If we were allowed to define it in a updated version of the dictionary it would read—“The latest in a series of blunders committed by our federal lawmakers and executive branch leadership in Washington, D.C.”
Why such harsh criticism?
Because once again, action, or should that be inaction on Capitol Hill has created yet another series of problems for America that were absolutely unnecessary and could have been avoided.
Flight delays across the country, credited to furlough days being imposed on air traffic controllers due to the sequestration that kicked in several weeks back when Congress failed to pass a budget, have riled up travelers to the point that federal Transportation officials have been given new latitude by those same lawmakers to shuffle around monies to resolve the impending crisis.
So it seems as if they’ve fixed this trouble at airports for now.
Now. what’s next?
What they really need to do is fix it all by getting together and working out an acceptable budget.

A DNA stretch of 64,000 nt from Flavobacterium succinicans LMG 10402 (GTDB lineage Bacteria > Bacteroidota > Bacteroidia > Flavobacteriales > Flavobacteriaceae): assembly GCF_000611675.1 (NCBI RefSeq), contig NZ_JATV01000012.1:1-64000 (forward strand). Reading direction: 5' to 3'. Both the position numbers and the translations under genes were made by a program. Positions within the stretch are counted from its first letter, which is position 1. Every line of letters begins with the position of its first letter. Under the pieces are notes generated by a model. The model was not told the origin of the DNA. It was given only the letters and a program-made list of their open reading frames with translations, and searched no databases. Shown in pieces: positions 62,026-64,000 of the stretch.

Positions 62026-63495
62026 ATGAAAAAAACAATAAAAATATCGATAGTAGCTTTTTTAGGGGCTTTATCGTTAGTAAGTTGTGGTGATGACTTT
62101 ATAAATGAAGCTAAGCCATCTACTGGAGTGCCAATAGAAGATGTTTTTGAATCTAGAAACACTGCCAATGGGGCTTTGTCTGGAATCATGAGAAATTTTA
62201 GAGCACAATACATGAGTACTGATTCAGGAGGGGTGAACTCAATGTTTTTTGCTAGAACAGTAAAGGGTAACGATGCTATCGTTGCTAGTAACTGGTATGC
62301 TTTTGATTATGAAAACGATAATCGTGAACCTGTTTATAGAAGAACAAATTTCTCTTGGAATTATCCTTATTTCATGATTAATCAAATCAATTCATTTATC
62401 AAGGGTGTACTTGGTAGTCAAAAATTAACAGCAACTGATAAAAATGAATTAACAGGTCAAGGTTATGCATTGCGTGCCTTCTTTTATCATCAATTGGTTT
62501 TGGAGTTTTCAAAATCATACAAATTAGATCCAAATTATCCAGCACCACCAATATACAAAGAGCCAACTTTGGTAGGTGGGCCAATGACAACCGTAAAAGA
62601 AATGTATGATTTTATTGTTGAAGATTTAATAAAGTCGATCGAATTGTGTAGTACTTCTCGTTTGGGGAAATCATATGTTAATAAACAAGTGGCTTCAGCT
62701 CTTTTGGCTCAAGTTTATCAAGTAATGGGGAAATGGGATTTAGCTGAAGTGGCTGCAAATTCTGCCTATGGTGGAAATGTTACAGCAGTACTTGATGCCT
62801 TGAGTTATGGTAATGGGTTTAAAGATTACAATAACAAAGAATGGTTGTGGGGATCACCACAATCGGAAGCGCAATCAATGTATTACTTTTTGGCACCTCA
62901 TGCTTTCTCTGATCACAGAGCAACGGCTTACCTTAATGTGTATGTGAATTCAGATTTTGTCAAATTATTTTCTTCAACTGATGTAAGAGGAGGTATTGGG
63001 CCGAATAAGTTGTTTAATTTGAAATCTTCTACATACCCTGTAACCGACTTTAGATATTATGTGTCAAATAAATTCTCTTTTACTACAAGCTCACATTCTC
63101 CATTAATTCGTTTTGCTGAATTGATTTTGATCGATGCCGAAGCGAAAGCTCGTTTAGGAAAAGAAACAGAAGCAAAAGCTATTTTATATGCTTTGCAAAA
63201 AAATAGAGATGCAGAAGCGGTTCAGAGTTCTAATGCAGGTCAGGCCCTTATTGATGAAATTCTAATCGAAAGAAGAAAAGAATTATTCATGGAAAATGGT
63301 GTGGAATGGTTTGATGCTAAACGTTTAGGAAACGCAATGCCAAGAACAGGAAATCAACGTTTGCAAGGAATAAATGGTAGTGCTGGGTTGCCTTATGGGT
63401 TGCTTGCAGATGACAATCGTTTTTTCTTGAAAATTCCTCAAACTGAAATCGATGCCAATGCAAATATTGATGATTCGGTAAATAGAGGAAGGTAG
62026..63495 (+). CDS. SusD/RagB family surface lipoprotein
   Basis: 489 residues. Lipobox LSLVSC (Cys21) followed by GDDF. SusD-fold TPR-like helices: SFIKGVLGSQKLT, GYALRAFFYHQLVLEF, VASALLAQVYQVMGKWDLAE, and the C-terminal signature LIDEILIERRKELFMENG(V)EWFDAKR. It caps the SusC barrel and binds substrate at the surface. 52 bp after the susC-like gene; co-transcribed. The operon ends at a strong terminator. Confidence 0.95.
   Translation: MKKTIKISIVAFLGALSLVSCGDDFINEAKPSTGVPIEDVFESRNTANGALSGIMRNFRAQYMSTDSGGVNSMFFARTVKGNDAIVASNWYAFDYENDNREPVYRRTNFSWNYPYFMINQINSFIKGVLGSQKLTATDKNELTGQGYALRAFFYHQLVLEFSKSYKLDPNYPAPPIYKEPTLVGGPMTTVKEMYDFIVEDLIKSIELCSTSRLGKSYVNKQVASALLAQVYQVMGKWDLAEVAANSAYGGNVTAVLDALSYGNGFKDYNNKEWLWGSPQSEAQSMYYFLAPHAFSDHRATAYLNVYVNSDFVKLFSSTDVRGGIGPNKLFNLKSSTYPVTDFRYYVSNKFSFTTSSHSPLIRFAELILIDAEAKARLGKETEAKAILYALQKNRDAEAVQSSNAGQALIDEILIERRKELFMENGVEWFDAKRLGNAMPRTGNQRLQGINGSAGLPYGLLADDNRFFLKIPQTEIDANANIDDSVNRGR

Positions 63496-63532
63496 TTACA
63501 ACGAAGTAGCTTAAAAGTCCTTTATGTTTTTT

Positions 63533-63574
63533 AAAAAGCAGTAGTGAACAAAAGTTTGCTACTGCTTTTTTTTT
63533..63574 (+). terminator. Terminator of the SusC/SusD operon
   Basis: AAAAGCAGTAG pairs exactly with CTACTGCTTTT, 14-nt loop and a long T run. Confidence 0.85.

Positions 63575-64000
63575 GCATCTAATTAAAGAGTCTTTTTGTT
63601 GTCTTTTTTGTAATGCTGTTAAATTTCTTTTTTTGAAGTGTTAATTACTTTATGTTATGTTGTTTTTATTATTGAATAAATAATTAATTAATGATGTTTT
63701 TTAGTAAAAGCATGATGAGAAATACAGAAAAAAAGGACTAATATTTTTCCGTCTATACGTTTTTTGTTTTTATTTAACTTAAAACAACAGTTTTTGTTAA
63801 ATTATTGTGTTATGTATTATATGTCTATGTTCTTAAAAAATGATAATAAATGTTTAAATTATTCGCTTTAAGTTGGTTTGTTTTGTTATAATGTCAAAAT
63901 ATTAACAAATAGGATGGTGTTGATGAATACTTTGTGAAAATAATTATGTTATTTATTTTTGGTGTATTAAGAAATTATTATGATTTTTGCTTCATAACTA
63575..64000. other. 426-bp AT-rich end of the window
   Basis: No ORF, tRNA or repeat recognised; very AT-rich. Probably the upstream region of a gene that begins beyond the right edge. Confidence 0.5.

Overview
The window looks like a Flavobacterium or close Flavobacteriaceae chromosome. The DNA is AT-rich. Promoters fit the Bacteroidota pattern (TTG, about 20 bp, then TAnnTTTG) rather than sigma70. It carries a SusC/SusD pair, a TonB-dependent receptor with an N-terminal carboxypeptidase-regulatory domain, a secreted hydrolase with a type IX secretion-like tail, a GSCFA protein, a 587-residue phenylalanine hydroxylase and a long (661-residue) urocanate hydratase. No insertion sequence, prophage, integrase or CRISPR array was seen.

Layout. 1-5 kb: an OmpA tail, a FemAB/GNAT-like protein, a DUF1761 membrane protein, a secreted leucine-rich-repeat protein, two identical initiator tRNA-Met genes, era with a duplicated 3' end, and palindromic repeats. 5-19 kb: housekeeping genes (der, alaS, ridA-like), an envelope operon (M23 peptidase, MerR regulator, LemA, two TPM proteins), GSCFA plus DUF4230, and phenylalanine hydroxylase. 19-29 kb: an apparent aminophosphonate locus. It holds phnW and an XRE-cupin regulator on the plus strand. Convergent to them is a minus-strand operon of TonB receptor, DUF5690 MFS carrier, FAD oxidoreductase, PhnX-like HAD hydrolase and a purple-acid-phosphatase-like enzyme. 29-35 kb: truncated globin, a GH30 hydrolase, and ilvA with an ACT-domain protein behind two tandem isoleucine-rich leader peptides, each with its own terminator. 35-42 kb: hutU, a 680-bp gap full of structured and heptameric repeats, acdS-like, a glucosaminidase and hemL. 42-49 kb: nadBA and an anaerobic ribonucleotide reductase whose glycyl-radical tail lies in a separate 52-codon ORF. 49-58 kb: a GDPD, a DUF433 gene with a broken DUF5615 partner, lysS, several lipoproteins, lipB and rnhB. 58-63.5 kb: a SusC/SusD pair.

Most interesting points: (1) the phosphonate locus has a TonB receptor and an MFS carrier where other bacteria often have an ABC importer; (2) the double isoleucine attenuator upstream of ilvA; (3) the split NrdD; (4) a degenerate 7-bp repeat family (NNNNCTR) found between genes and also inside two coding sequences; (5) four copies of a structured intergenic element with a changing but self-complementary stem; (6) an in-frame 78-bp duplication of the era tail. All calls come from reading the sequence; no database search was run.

Plenty of folks might say that’s just not possible. That’s just it right there, that disagreeable, can’t do attitude.
Why is it that those in Washington, D.C., that have been elected to represent our country and make the tough decisions, can’t seem to get it together anymore. Are they that narrow-minded, and particularly oriented one way or the other on issues that compromising to allow our country to progress just isn’t an option?
It continues to sure seem that way.
There are plenty of people out there that have been prognosticating that a total collapse is inevitable in the U.S. given the prevailing winds that have been whipping around Capitol Hill for far too long now.
To just label those people as extremists was easy in the past, we’re not so sure if attitudes don’t begin to change, and the spirit of cooperating doesn’t return, that they might not be too far off on those doomsday predictions.
It’s just becoming too hard to figure why leaders can’t seem to effectively lead these days.
A sad reflection of the road that’s being traveled in Washington.